BAR HARBOR — As the Fourth of July approached in this strange year with limits on large gatherings and most of the traditional activities reworked or canceled, two young residents of Glen Mary Road got their thinking caps on and hatched a plan for a special, do-it-yourself celebration for their neighborhood.
They were so successful that they later dubbed the day “even more fun than last year” and “the best day of our lives.”
Logan Axtell, a rising third grader, and Griffin Winer, a rising fifth grader, are friends and neighbors on Glen Mary Road and have been playing outside a lot on their quiet street this summer.
As they rode their bikes around in the weeks before the Fourth, they started thinking about what it would take to organize their own neighborhood parade. As they rode and talked, neighbor Cristy Benson would sometimes join the conversation when she was working outside in her garden.
“They’ve been thinking about this for a long time,” Benson said.
The boys, whose families are now joking about the event production company they’ve started, wrote up detailed instructions for a neighborhood parade and delivered 22 color copies to neighbors’ houses.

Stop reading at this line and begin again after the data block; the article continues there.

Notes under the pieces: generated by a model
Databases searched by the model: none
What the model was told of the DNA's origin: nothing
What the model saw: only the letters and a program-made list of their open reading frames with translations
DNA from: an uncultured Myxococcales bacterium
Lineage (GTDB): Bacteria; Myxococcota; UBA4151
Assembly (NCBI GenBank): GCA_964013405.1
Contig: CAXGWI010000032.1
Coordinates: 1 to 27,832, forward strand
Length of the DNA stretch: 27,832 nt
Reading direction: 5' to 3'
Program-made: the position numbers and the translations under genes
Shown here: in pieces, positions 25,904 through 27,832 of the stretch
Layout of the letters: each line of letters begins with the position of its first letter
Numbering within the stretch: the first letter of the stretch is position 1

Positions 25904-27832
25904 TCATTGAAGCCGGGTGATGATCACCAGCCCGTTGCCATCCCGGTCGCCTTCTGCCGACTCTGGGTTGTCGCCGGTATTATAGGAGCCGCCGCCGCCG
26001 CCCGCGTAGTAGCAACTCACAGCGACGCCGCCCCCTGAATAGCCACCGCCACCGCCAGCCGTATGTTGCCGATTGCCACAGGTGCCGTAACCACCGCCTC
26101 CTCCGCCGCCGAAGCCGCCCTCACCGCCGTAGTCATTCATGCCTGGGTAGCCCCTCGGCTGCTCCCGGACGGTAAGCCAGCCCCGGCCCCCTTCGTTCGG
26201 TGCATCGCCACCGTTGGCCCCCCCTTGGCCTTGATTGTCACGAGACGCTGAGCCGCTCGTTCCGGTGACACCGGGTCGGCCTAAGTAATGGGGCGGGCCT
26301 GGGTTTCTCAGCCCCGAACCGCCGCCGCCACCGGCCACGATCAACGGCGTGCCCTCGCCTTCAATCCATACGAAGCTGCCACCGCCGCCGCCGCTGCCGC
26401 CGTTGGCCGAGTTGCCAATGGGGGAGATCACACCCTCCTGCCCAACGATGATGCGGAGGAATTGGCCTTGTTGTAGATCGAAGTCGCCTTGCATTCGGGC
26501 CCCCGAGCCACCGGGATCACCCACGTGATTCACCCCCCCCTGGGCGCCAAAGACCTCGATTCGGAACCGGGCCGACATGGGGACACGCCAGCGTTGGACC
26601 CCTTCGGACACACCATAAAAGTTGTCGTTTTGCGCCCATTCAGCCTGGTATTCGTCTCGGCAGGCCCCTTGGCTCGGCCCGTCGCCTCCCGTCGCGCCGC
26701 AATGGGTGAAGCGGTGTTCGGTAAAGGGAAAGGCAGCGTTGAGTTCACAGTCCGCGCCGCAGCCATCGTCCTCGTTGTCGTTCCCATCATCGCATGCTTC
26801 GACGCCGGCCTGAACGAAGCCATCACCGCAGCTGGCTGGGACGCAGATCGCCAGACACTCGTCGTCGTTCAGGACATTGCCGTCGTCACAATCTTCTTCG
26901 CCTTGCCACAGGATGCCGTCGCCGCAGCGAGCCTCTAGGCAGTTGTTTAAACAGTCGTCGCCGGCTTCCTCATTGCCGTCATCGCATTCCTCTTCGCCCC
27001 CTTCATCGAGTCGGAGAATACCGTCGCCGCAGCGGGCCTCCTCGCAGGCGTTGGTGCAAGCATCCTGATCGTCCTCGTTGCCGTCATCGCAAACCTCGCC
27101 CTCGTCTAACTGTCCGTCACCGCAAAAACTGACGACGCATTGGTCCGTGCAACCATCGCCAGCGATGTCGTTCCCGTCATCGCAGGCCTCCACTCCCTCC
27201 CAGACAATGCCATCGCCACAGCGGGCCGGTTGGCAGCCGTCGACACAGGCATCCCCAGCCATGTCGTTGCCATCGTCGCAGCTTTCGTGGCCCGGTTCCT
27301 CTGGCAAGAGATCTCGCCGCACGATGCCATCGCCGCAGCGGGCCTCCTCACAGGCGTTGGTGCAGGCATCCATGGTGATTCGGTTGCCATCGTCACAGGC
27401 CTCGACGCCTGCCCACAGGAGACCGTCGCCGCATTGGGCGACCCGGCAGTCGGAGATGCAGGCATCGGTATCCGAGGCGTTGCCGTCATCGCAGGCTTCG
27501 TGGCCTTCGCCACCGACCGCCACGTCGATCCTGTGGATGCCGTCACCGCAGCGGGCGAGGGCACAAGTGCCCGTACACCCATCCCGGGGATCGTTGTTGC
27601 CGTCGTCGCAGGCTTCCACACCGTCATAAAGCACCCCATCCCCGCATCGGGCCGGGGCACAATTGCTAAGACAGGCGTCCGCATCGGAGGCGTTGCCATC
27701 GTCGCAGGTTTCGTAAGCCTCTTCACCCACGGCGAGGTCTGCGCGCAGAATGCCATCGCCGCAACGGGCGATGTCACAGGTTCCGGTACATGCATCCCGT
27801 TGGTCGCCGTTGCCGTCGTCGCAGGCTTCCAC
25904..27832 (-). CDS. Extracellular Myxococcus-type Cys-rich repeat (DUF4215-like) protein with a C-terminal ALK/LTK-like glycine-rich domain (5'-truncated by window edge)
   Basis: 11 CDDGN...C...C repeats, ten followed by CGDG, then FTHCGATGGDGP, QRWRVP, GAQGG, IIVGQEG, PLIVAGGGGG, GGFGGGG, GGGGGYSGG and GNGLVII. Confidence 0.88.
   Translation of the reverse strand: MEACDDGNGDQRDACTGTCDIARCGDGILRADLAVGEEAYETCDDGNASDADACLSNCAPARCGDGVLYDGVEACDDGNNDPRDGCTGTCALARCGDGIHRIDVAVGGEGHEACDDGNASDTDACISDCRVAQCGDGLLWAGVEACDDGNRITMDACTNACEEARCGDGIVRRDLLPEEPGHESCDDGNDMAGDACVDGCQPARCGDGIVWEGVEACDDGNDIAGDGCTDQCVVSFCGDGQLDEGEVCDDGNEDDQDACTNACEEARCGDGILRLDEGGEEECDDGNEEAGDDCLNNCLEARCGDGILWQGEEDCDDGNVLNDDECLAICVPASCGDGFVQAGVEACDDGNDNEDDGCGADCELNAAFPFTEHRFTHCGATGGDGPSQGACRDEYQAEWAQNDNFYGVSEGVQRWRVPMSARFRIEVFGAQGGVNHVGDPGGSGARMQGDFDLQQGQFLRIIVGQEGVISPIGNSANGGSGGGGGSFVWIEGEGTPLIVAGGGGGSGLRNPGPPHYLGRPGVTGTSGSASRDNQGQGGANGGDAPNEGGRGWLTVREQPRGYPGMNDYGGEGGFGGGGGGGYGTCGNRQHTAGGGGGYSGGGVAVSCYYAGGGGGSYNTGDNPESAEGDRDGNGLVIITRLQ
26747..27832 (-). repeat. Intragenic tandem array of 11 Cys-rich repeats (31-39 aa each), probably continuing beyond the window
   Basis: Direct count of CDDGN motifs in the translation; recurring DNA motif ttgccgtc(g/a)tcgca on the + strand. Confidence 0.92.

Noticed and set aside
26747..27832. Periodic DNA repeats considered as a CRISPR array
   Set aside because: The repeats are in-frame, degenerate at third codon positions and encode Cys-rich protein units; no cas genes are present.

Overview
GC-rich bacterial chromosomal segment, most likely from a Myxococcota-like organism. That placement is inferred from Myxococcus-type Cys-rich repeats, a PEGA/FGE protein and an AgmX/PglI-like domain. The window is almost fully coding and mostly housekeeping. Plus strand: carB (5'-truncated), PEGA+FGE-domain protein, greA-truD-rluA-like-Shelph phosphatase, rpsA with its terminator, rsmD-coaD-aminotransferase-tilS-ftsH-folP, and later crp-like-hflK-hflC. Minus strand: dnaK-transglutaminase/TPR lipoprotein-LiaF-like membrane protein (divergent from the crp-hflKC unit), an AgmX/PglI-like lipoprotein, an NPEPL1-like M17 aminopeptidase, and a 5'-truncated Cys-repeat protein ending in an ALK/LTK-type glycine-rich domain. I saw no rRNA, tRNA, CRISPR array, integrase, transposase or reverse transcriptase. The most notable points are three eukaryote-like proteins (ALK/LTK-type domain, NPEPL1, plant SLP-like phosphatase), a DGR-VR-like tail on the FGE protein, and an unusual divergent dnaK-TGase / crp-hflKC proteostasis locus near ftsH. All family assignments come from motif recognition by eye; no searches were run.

“Floats will be coming from Norris Avenue down towards Cromwell Harbor Road, then back to Norris,” the invitation explained. A shotgun start with a Nerf pistol was also specified. Neighbors donated money to buy candy and donations, and a post-parade socially–distanced picnic was planned to be held in an empty lot behind the Bensons’ house.
“We thought it was going to be a tiny thing,” Winer said, but it kept building momentum in the days before the holiday. “We decided we’d make a whole bunch more floats and activities.”
They decked out their bikes and helmets with flags and streamers. Winer and his dad built and decorated a “chariot” float from an old moving dolly and shipping pallet, to be pulled behind a wooden horse the Bensons had sitting around from a high school drama production.
The morning of the Fourth, “we did some safety tests” of the floats, Axtell said, “but quietly,” so as not to draw attention and spoil the surprises.
Julia Axtell, Logan’s mom, shared her juggling skills, and other kids rode bikes.
Then Benson family unveiled a surprise they had been working on for some time, since Cristy’s early conversations with the boys about the parade: a human-powered approximation of the popular Anah Shriners miniature cars. They made and wore cardboard costumes of different kinds of cars.
“We practiced running in figure eights,” Jacob Benson said. “Once we got the cars on, we were a bit bigger!”
A highlight of the performance was when Jacob’s Mini Cooper jumped over his brother, Peter, whose costume was a low-to-the-ground Formula One racing car.
Nonhuman neighbors even joined in, Cristy Benson said. A bald eagle made several passes over the post-parade picnic.
During the picnic, the boys ducked out and delivered bags of candy to each doorstep on the street so when everyone returned home they had one more fun surprise.
“Logan and Griff saved the day,” said Axtell’s grandfather Galen Lowe, who rode with his wife, Janet, in the parade on their tandem bicycle.
“And they got all the grownups to play along!” added Winer’s mom, Dawn Lamendola.